But as an uncredited second-unit assistant Joshua Logan recounted, screenwriters Gene Towne and Graham Baker were intentionally invoking the 1912 disaster when they introduced the ocean liner deus ex machina into their script. An earlier draft of the script positioned the Bruce Vail character as a jewelry tycoon, and vestiges of this conception remain apparent in the finished film, notably in the form of a pearl necklace significantly worn and shorn by Jean Arthur (3). According to Logan, the writing partners decided to introduce the nautical throughline because they were stuck for an ending. The sinking of a fictitious ship became their solution. Numerous details of the Princess Irene’s undoing were certainly meant to recall popular notions about the Titanic, from the insufficient lifeboats to the performance of “Nearer, My God, to Thee” by shipboard musicians (4). It was in line with contemporaneous hits San Francisco (W. S. Van Dyke, 1936) and In Old Chicago (Henry King, 1937) by severing the strands of a tangled web of character relationships with a sensationally destructive finale, but History is Made at Night differs substantively from those extravaganzas. Its clearly hybridised historical and fictional elements minimise the sense of fatalistic doom that hangs over the characters in those films, and in subsequent, fully-fledged attempts at Titanic mythologising made by Jean Negulesco and James Cameron (5). If it hadn’t been for the prominent featuring of the sinking-ship spectacle in the film’s loose-lipped publicity materials, viewers of History is Made at Night might not have had any inkling that a Titanic-like ordeal was going to befall its characters, until they heard the ominous belching of foghorns spoil Boyer and Arthur’s shipboard recreation of their romantic first night together.
The scene they try to re-enact comes from near the beginning of the film and is one of Borzage’s most celebrated. After their acute meet-cute, Paul takes Irene to his Paris restaurant and manipulates the chef (a comic Italian stereotype portrayed with gusto by Leo Carrillo) and orchestra into remaining after closing to provide a private gourmet dinner and tango. He renames his Kansan conquest “Miss America” – a suitable gesture to a woman whose surname recalls a glowering husband who has also seized her first name for one of his business ventures. He speaks to her through an improvised hand-puppet (6), mouthing questions inappropriate to ask a married woman one has just met, unless one is Charles Boyer or in love. Preferably both. For Irene, one night of romance wipes out a lifetime of frustration. Paul, too, is a changed man after his after-hours adventure with Irene. His chivalrous impulses, which may reflect the lessons many derived from the Titanic’s “women and children first” lore, transform first into intense attraction and eventually into a moral stance both more mature and more loving. Indeed, History is Made at Night, perhaps more strongly than any film Borzage made in the mid-1930s, expresses the director’s fascination for the transformative power of faith in true love.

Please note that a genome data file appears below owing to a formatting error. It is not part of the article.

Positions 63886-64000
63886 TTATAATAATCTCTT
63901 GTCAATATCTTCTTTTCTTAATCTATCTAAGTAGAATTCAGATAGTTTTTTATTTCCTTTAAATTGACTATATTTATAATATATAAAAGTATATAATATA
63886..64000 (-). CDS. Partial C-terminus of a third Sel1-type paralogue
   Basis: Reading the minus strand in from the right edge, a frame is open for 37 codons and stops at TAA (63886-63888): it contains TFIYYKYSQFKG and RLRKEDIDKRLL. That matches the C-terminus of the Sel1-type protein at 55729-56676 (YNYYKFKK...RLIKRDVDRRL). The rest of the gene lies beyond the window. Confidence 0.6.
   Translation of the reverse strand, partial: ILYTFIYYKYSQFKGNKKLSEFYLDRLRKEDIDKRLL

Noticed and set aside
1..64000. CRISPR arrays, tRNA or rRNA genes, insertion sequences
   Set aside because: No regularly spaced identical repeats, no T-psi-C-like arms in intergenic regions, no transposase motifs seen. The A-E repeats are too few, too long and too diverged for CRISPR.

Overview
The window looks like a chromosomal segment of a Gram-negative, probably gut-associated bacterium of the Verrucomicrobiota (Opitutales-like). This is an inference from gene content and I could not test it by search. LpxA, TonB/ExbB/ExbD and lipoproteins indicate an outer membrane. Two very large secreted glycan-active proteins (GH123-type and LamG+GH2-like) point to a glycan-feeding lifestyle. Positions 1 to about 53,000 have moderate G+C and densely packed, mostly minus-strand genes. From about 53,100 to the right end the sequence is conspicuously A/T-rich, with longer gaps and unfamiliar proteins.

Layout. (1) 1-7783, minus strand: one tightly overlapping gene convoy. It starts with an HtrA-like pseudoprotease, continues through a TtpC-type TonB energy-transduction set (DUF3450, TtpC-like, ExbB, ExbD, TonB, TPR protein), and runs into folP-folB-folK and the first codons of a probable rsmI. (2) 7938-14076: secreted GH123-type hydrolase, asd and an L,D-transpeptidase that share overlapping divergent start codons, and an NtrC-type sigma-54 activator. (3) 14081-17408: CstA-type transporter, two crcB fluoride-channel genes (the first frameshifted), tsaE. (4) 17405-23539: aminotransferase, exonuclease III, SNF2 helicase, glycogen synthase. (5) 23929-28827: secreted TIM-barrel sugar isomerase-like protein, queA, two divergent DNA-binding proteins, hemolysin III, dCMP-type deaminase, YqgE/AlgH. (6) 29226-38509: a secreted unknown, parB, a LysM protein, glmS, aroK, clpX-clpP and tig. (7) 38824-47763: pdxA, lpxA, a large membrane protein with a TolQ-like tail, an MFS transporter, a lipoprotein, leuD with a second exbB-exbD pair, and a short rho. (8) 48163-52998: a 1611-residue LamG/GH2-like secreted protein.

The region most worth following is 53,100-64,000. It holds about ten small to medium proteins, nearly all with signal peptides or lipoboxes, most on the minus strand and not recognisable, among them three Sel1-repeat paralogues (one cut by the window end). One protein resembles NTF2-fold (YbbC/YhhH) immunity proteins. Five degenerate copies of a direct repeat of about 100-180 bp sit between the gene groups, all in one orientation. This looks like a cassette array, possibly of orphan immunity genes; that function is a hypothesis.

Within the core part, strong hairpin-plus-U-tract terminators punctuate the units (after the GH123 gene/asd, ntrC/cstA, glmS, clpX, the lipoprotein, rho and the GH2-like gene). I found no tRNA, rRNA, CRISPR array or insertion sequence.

- Lloyd won his first Academy Award for “Best Direction” for Cavalcade, the film also capturing statuettes for “Best Picture” and “Best Art Direction”.
- Kael’s review is anthologised in 5001 Nights at the Movies, H. Holt, New York, 1991, p. 335.
- Joshua Logan, Josh: My Up and Down, in and out Life, Delacorte Press, New York, 1976. Logan’s memoir devotes several pages of colorful detail to screenwriters Towne and Baker, their work on History is Made at Night in particular. Although he is officially credited as dialogue director, Logan also claims that he worked as assistant second-unit director on the film (p. 88).
- Jeffrey Richards describes it as “a precise re-creation of the Titanic disaster in miniature” in his A Night to Remember: The Definitive Titanic Film, I. B. Tauris, London, 2002, p. 16.
- Titanic (Jean Negulesco, 1953) and Titanic (James Cameron, 1997).
- Viewers familiar with Señor Wences through his appearances on television may recognise Paul’s schtick as belonging to that of the Spanish ventriloquist; Señor Wences was indeed an uncredited contributor to the film, according to the filmography appended in Hervé Dumont’s Frank Borzage: The Life and Films of a Hollywood Romantic, Jefferson, North Carolina, McFarland & Co., 2006, p. 379.